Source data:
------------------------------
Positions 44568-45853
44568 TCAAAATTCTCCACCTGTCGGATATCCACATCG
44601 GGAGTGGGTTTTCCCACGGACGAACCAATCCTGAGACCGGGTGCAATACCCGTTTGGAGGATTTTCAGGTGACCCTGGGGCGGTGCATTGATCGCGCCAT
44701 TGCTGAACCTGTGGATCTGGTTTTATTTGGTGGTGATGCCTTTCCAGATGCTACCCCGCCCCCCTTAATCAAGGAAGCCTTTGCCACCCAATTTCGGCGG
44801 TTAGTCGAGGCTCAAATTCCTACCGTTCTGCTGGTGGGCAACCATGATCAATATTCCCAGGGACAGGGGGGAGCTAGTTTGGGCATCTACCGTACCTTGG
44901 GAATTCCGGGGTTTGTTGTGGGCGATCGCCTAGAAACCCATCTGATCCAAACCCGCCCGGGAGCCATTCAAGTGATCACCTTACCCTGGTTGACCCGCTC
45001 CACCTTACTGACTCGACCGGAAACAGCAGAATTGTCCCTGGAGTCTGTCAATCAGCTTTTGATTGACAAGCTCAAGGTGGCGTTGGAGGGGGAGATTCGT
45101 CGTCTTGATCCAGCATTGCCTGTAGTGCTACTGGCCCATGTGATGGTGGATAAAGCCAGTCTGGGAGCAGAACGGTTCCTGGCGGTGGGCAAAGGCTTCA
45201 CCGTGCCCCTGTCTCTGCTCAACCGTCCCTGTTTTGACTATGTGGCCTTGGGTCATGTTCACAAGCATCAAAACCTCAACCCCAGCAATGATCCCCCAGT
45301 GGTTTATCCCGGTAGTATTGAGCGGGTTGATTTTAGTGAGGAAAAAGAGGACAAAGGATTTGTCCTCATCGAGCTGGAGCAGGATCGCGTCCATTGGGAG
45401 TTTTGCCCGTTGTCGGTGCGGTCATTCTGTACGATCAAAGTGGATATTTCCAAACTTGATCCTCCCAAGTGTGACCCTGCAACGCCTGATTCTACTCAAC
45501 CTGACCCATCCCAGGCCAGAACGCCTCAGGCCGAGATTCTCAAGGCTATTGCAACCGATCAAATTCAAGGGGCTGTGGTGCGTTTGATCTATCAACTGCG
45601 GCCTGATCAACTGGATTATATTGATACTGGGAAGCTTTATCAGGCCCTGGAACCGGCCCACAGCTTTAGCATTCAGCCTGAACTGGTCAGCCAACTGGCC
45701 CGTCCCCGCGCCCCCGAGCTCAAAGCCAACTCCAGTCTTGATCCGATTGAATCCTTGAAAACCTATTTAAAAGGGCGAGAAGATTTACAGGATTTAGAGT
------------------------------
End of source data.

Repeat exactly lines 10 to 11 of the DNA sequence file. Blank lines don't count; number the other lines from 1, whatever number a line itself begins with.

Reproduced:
45301 GGTTTATCCCGGTAGTATTGAGCGGGTTGATTTTAGTGAGGAAAAAGAGGACAAAGGATTTGTCCTCATCGAGCTGGAGCAGGATCGCGTCCATTGGGAG
45401 TTTTGCCCGTTGTCGGTGCGGTCATTCTGTACGATCAAAGTGGATATTTCCAAACTTGATCCTCCCAAGTGTGACCCTGCAACGCCTGATTCTACTCAAC